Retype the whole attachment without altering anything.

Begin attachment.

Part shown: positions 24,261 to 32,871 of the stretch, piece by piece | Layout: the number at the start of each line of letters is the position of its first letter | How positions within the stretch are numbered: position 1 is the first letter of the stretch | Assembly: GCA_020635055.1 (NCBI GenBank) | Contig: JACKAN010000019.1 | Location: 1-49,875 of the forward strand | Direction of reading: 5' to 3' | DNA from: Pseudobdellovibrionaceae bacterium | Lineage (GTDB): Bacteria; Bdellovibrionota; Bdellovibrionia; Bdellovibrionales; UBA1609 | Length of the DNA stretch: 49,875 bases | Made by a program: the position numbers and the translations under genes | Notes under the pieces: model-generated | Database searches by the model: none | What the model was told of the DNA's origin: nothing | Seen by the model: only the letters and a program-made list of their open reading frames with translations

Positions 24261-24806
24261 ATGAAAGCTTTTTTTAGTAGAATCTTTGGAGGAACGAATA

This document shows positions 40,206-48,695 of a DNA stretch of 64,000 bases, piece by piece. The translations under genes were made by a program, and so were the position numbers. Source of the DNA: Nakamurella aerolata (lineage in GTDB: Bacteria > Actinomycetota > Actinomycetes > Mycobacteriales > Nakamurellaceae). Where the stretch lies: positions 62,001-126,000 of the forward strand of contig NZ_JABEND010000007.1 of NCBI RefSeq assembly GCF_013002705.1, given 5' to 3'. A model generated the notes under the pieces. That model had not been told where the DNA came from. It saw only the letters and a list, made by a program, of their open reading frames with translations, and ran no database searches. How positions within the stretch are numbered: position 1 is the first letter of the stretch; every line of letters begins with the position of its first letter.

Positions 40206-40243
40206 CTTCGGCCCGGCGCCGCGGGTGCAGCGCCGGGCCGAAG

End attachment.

Part shown: positions 24,261 to 32,871 of the stretch, piece by piece | Layout: the number at the start of each line of letters is the position of its first letter | How positions within the stretch are numbered: position 1 is the first letter of the stretch | Assembly: GCA_020635055.1 (NCBI GenBank) | Contig: JACKAN010000019.1 | Location: 1-49,875 of the forward strand | Direction of reading: 5' to 3' | DNA from: Pseudobdellovibrionaceae bacterium | Lineage (GTDB): Bacteria; Bdellovibrionota; Bdellovibrionia; Bdellovibrionales; UBA1609 | Length of the DNA stretch: 49,875 bases | Made by a program: the position numbers and the translations under genes | Notes under the pieces: model-generated | Database searches by the model: none | What the model was told of the DNA's origin: nothing | Seen by the model: only the letters and a program-made list of their open reading frames with translations

Positions 24261-24806
24261 ATGAAAGCTTTTTTTAGTAGAATCTTTGGAGGAACGAATA

This document shows positions 40,206-48,695 of a DNA stretch of 64,000 bases, piece by piece. The translations under genes were made by a program, and so were the position numbers. Source of the DNA: Nakamurella aerolata (lineage in GTDB: Bacteria > Actinomycetota > Actinomycetes > Mycobacteriales > Nakamurellaceae). Where the stretch lies: positions 62,001-126,000 of the forward strand of contig NZ_JABEND010000007.1 of NCBI RefSeq assembly GCF_013002705.1, given 5' to 3'. A model generated the notes under the pieces. That model had not been told where the DNA came from. It saw only the letters and a list, made by a program, of their open reading frames with translations, and ran no database searches. How positions within the stretch are numbered: position 1 is the first letter of the stretch; every line of letters begins with the position of its first letter.

Positions 40206-40243
40206 CTTCGGCCCGGCGCCGCGGGTGCAGCGCCGGGCCGAAG